Fifty years back, on January 30, 1969, George Harrison stepped on to the roof of his group’s Apple headquarters in London and plugged in a Fender Telecaster. Famously, it would be The Beatles’ last ever public performance. Not quite so famously, his guitar was an unusual model, a new Rosewood Telecaster that he’d recently received from Fender.
In fact, it was the fourth Fender guitar that The Beatles had acquired. During their early years, the group hadn’t owned any Fenders, although George had written to a friend in 1960 that the guitar he “might manage” was a Strat. Instead, he decided to indulge his passion for Gretsch guitars—the brand used by one of his six-string heroes, Chet Atkins—and bought a secondhand Duo Jet, and, later, a couple of Country Gents and a Tennessean.
But George didn’t have to wait too long to get his Fender: in 1965, he and John Lennon each acquired a secondhand Strat for studio use. Two years later, Paul McCartney bought an Esquire. Paul was becoming increasingly confident with six rather than four strings. After all, he’d started in the group as a guitarist. He soon put the new Esquire to good use, for example playing it for his soaring, concise solo on “Good Morning, Good Morning” during the Sgt Pepper’s sessions at Abbey Road.
On stage, though, it was a different story, and the public face of The Beatles remained distinctly Fender-less. This was the image that almost every fan had of the group, and it was an image that troubled Don Randall, the sales boss at Fender. Understandably, he wanted the world’s most famous band to be seen to play Fender.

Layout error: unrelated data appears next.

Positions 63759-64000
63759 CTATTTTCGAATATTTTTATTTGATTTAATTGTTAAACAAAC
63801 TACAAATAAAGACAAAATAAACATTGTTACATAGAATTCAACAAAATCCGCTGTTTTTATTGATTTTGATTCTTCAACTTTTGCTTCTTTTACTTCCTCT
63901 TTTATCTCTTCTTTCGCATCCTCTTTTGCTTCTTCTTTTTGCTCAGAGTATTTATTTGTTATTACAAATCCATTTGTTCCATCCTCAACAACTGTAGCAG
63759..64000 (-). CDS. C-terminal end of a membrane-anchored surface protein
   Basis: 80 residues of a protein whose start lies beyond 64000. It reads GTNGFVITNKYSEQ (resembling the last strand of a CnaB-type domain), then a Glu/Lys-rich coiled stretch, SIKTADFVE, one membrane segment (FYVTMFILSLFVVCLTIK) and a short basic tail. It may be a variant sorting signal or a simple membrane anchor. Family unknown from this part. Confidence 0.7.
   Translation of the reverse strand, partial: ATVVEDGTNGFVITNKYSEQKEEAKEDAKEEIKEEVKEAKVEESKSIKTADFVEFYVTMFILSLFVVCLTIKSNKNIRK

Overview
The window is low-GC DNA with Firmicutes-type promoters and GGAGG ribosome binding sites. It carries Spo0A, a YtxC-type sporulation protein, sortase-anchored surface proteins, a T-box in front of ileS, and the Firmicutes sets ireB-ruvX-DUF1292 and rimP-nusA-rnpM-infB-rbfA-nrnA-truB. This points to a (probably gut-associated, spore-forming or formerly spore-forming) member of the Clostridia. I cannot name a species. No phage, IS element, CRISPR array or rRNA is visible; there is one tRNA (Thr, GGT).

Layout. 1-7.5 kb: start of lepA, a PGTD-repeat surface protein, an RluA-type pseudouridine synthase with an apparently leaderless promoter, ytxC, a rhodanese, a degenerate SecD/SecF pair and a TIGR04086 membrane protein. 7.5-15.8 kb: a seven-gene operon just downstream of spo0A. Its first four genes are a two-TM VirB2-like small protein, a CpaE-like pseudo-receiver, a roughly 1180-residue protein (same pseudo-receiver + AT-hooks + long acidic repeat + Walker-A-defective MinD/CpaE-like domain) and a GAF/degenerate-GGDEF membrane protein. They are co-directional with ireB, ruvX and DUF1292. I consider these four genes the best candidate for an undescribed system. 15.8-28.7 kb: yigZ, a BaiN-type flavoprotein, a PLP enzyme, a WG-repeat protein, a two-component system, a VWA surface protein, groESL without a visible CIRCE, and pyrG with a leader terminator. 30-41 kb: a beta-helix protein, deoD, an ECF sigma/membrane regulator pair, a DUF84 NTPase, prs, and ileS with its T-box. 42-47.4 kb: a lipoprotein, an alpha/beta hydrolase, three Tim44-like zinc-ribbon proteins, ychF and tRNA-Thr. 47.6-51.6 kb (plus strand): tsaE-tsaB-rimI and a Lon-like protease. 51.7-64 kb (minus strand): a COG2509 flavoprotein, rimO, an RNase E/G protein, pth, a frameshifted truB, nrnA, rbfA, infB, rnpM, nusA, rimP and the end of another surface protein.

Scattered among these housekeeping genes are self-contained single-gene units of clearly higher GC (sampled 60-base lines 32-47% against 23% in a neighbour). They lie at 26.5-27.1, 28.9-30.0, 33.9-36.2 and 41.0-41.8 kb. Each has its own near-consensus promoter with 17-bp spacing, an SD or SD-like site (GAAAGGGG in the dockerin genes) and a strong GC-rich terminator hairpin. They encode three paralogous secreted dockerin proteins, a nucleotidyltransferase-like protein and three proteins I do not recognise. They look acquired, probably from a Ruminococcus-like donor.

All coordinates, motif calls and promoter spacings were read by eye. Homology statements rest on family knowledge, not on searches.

At first, Don tried to persuade the group’s manager, Brian Epstein, to get the boys more visibly into the brand. “It was the only time we ever tried to buy somebody off,” Don told me. “I sent a member of my staff to try and buy Brian Epstein off.” That plan backfired, and The Beatles continued to be seen on stage with guitars by Gretsch and Hofner and Rickenbacker and the rest.
In summer 1968, Don tried again, and this time he managed to set up a meeting with John and Paul at the Apple HQ. He was still interested in getting them to visibly play Fender guitars. Don turned up at Savile Row and found himself sitting down with Paul at a big conference table. Paul turned out to be an animated conversationalist, brimming with ideas. John wandered in with Yoko, later on, and made a somewhat less positive impression on Don.
Nonetheless, the Fender boss came away happy with a deal to supply the band a pile of Fender gear: a Fender VI six-string bass, some Fender Rhodes pianos, a Fender Jazz Bass, a selection of amplifiers, including a PA system, and the guitar that we’re interested in, a Fender Rosewood Telecaster for George.
Fender had decided to introduce solid-rosewood versions of its venerable Telecaster and Stratocaster, and Roger Rossmeisl was charged with producing custom prototypes, which the company planned to give to George Harrison (Telecaster) and Jimi Hendrix (Stratocaster) to provide publicity for the planned models.